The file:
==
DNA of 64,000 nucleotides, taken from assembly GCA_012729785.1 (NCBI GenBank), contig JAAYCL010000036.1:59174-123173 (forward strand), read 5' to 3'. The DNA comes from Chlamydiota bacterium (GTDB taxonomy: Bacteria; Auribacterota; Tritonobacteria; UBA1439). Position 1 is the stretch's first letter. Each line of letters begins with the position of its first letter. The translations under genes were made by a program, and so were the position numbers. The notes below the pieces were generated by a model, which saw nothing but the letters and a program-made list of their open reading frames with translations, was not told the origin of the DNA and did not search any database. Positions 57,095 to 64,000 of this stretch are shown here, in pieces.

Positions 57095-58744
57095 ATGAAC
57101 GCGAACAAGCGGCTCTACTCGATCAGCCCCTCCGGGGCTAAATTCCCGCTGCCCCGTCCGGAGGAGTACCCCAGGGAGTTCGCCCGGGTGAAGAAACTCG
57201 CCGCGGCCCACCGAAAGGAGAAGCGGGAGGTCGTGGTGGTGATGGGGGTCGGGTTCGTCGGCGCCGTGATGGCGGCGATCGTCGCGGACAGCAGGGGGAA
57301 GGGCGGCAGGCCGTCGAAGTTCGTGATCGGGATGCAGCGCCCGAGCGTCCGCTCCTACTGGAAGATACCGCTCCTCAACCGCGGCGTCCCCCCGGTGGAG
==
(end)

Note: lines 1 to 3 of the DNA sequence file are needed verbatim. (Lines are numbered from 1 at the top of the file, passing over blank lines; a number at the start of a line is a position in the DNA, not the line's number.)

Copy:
DNA of 64,000 nucleotides, taken from assembly GCA_012729785.1 (NCBI GenBank), contig JAAYCL010000036.1:59174-123173 (forward strand), read 5' to 3'. The DNA comes from Chlamydiota bacterium (GTDB taxonomy: Bacteria; Auribacterota; Tritonobacteria; UBA1439). Position 1 is the stretch's first letter. Each line of letters begins with the position of its first letter. The translations under genes were made by a program, and so were the position numbers. The notes below the pieces were generated by a model, which saw nothing but the letters and a program-made list of their open reading frames with translations, was not told the origin of the DNA and did not search any database. Positions 57,095 to 64,000 of this stretch are shown here, in pieces.

Positions 57095-58744
57095 ATGAAC